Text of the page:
Comprises cheap, shallow wells with a typical diameter of 0.8-1.5m. Occasionally, a cover or a concrete apron is made for well protection. Risk of collapsing in wet season because of the lack of lining or when dug too deep into aquifer. Long dry periods may require deepening of well or an alternative water source.
The construction of unlined hand-dug wells is a labor-intensive and time-consuming activity. Costs can be limited if this labor is conducted by the users themselves. With paid labor, the total cost of a 10-20 m deep well may cost USD300-1000.
Unlined hand-dug wells are most often used at household- or shared household-level, but are applicable for small communities. Since little facility management is needed, managing can be easily done by a single person.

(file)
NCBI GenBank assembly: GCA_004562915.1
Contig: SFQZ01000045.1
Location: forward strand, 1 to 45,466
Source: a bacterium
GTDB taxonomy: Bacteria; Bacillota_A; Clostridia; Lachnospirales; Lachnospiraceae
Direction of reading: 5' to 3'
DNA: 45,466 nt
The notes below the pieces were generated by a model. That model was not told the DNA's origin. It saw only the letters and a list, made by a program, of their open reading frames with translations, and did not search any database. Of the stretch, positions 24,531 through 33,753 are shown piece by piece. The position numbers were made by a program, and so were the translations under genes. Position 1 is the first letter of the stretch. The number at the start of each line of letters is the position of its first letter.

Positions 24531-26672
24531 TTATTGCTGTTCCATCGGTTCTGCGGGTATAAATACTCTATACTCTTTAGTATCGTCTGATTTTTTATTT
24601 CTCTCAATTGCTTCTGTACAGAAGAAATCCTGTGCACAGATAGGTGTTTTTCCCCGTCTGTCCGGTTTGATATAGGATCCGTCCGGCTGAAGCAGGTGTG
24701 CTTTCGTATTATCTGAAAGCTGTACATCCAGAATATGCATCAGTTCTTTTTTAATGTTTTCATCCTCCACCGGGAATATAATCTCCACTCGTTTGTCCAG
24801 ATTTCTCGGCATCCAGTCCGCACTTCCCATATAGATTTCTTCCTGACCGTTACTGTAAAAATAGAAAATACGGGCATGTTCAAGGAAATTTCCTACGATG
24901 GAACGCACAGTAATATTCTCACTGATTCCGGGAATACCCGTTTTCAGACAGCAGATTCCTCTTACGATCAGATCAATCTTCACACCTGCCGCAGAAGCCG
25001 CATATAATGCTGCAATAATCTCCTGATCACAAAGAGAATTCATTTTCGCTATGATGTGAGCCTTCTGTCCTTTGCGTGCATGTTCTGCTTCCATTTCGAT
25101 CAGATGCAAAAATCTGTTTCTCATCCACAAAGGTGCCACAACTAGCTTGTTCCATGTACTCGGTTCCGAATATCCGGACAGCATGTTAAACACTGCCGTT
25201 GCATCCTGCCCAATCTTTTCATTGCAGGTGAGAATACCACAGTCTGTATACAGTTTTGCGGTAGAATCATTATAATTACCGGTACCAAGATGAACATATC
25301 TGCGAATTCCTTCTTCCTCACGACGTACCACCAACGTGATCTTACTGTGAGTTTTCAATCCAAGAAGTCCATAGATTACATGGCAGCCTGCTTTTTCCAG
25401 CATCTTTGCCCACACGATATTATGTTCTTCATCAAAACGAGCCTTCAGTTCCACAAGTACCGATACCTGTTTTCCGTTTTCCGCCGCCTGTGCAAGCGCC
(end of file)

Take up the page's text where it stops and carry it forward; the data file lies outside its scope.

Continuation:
Large diameter wells can be made in most soil compositions which provide either clay (containment) or a permeable layer (quick recharge). Digging is best executed towards the end of the dry season when water table is lowest. Design needs to anticipate on low water levels during droughts. High contamination risk from (e.g. latrines).
Above the static water table, 3-4 m/day progress can be achieved. Digging becomes difficult below the water table. Dewatering may be necessary to reduce risk of collapsing at this depth. Regular monitoring is advised for contaminations in vicinity of well. Unstable soils or subsoils increase risk of collapsing.
Unlined hand-dug wells are in general highly affordable and locally acceptable. Especially organic (pathogenic) risk to public health from surface, vegetation, and animal excreta. Household-level water treatment is recommended. Cover on well reduces risk of children falling in.
No relevant remarks for Unlined hand-dug wells.